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Peruvian Inca Orchid

Sighthound & Pariah Dog Group

The goals and purposes of this breed standard include: to furnish guidelines for breeders who wish to maintain the quality of their breed and to improve it; to advance this breed to a state of similarity throughout the world; and to act as a guide for judges.

Breeders and judges have the responsibility to avoid any conditions or exaggerations that are detrimental to the health, welfare, essence and soundness of this breed, and must take the responsibility to see that these are not perpetuated.

Any departure from the following should be considered a fault, and the seriousness with which the fault should be regarded should be in exact proportion to its degree and its effect upon the health and welfare of the dog and on the dog’s ability to perform its traditional work.


The Peruvian Inca Orchid is an ancient breed, thought to have been in existence since A.D 750. When the Spanish conquered Peru, these hairless dogs were found in the Inca homes amidst the Orchids, therefore the Spanish named them “Perros Flora”, or “flower dog”. Little has changed about the breed since it was first discovered.

The Peruvian Inca Orchid was recognized by the United Kennel Club in 1996.

General Appearance

The Peruvian Inca Orchid is a medium-sized, elegant Sighthound breed. They give the appearance of speed, strength and stamina, with no trace of coarseness. They are square in proportion, though females may be slightly longer in body, with good length of leg. The hairless and the coated dogs are identical except for ear carriage, and they can be born in the same litter. The breed comes in many skin and coat color combinations.


The breed is lively and alert; and when mature they are calm and quiet. Intelligent, independent thinkers, they make excellent guard and watchdogs, as they are wary of strangers but devoted to their owners.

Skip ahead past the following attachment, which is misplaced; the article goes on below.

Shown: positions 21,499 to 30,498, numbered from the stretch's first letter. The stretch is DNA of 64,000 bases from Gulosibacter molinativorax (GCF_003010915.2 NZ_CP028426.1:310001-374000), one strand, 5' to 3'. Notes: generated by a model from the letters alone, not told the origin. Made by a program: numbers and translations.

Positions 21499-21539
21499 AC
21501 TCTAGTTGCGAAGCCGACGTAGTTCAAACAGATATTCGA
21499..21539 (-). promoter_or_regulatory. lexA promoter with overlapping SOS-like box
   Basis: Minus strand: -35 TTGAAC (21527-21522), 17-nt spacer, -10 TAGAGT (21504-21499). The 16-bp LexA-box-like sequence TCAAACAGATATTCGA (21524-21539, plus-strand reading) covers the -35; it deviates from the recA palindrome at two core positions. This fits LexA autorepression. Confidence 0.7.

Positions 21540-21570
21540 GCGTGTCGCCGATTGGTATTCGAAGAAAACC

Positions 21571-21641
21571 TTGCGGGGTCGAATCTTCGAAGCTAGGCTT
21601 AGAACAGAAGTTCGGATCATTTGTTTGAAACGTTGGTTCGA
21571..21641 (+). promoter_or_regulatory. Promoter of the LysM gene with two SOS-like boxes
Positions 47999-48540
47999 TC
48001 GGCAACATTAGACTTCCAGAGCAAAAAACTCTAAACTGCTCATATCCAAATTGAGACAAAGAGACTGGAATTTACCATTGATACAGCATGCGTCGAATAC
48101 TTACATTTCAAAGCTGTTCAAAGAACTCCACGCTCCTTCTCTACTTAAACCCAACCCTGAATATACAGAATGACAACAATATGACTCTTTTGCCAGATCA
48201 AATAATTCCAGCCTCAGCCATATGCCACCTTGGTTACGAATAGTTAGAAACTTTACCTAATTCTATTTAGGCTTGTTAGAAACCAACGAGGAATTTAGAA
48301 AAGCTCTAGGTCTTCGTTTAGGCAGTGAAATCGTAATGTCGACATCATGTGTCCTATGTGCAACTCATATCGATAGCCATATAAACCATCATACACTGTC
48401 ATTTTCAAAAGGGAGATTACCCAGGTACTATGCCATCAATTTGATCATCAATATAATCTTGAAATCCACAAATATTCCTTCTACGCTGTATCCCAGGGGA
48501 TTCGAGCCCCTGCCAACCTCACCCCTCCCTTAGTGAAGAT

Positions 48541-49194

The head is broad between the ears and tapers towards the nose. The toplines of the skull and muzzle are parallel. There is a barely perceptible stop.


The skull is slightly rounded, with no prominence of occiput.


The muzzle is equal in length to that of the skull, with a straight nasal bone. The lips are very tight and clean.


The Peruvian Inca Orchid has a scissors or level bite, and normally developed canine teeth.

Missing teeth in the hairless dogs should not be penalized. The coated variety should have full dentition.

Disqualification: Undershot or overshot bite.


Nose color harmonizes with coat color, black in the darker colored dogs, and self-colored in the lighter colored dogs. Complete pigment is preferred.


The eyes are medium in size, neither sunken nor prominent, slightly almond in shape, and have an alert expression. They range in color from black, through all shades of brown, to yellow, depending on the color of the coat and skin. Eyelid color varies, harmonizing with the color of the coat and skin. Pink eye rims are permitted, but not preferred.